Farmers to slash jobs at L.A. unit
California’s largest auto insurer, Farmers Insurance Group, said Thursday that it planned to slash jobs at the offices of its newly acquired 21st Century Insurance unit in Woodland Hills.
Los Angeles-based Farmers told employees that it would cut 554 jobs by the end of this year and that the total would reach 750 by the end of 2010.
The Woodland Hills complex, which had been 21st Century’s headquarters until last November, currently has 979 employees, Farmers said. Farmers completed its purchase of 21st Century from troubled insurance giant American International Group Inc. on July 1.
With the merger, Farmers -- a traditional insurance company that sells home, auto, life and other insurance products with a network of agents -- added 21st Century’s system for selling auto insurance directly to motorists via telephone and the Internet.
After a two-month evaluation, Farmers decided to reduce the Woodland Hills workforce as part of an effort to streamline operations, Senior Vice President Mark Toohey said.
There was no decision on whether the firm would remain at the leased location in Woodland Hills.
Some of the displaced workers could be offered jobs at 21st Century’s executive offices in Wilmington, Del., while others could be transferred to other Farmers operations in Southern California, Toohey said.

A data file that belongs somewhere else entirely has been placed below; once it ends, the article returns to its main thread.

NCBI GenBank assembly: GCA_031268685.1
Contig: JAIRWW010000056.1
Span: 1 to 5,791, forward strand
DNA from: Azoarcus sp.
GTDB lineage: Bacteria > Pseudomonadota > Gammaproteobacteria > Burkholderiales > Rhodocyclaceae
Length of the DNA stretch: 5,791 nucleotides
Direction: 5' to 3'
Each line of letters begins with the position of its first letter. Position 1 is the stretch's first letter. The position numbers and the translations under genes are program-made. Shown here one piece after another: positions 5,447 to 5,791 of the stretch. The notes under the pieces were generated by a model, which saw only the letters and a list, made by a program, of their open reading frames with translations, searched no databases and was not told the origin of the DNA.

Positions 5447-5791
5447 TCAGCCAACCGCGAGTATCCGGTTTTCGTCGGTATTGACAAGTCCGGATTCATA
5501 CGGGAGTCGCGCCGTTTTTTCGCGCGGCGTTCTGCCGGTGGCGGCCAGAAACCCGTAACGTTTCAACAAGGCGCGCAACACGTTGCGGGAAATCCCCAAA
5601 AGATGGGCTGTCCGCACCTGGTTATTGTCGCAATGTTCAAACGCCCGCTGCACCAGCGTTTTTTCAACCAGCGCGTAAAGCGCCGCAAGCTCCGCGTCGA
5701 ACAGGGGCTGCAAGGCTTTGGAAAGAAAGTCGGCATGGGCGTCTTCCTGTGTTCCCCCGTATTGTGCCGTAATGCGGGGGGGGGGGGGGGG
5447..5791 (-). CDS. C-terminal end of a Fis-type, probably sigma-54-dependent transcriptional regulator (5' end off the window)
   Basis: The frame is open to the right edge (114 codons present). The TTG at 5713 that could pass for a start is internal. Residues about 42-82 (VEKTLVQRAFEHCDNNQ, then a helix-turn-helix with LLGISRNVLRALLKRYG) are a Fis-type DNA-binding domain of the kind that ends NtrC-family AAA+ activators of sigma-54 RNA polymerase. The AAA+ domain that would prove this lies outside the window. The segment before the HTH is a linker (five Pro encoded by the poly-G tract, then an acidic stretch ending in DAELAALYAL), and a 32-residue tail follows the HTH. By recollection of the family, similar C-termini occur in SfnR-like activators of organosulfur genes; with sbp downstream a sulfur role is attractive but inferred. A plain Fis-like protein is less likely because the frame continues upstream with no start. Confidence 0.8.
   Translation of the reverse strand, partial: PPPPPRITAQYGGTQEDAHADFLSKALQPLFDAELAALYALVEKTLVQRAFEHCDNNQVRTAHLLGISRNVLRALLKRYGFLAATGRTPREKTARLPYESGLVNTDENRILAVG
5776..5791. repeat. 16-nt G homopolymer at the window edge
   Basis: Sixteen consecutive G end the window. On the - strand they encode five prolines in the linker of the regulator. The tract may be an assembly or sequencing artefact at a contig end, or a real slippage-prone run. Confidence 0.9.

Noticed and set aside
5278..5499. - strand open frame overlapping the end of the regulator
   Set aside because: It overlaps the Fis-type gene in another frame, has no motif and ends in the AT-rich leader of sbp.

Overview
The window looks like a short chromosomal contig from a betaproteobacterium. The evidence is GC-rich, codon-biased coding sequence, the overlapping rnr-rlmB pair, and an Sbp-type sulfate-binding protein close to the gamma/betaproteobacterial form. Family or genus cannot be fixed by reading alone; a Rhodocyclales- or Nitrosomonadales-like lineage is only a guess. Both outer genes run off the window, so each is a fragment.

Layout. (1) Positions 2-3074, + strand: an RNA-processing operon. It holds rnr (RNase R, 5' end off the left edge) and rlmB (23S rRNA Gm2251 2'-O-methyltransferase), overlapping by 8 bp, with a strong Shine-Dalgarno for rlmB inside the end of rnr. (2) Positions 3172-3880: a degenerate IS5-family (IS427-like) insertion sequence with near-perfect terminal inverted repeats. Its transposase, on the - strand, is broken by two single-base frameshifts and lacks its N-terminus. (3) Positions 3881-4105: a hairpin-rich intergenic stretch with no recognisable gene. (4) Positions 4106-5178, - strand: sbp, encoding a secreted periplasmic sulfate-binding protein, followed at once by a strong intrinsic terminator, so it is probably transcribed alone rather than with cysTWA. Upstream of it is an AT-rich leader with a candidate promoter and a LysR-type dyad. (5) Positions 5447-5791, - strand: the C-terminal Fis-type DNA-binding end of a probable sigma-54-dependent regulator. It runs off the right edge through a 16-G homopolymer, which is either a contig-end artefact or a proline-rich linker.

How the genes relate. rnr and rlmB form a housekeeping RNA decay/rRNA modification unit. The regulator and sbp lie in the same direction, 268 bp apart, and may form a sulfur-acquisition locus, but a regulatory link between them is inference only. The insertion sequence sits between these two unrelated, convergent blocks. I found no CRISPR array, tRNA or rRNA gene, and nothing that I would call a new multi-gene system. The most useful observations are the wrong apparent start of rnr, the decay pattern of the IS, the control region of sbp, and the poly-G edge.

21st Century specializes in selling competitively priced products from centralized, highly automated call centers. Its salespeople can do their jobs just as well operating in a low-cost state such as Delaware as they could from a more expensive place such as California, said Jack Kyser, the senior vice president and chief economist at the Los Angeles County Economic Development Corp.
“It’s kind of easy to move around,” he said.
The looming layoffs at 21st Century are one more economic blow to the San Fernando Valley, which has lost thousands of financial service jobs over the last few years as banks and mortgage companies have gone out of business or merged into larger, out-of-state companies, Kyser said.
“This makes the slope upward just a little bit steeper as we start to recover,” Kyser said.
Farmers spokesman Toohey called the latest round of layoffs “a difficult business decision” and noted that the company, a subsidiary of Zurich Financial Services Ltd. of Switzerland, is a major employer with about 5,200 employees in the Los Angeles area and 9,000 statewide.
The winnowing of the Woodland Hills operations began after AIG purchased 21st Century in September 2007, he said. Soon after, AIG began the process of rebranding 21st Century as AIG Direct. But the switch to a new name backfired after AIG, once the world’s largest insurance company, nearly collapsed and had to be bailed out with $182.5 billion in federal money.
The wave of bad publicity sent sales skidding, leading to a round of layoffs and office closings earlier this year.
Nationally, the newly bolstered Farmers is the third-biggest auto insurer, behind State Farm Mutual Automobile Insurance Co. and Allstate Corp.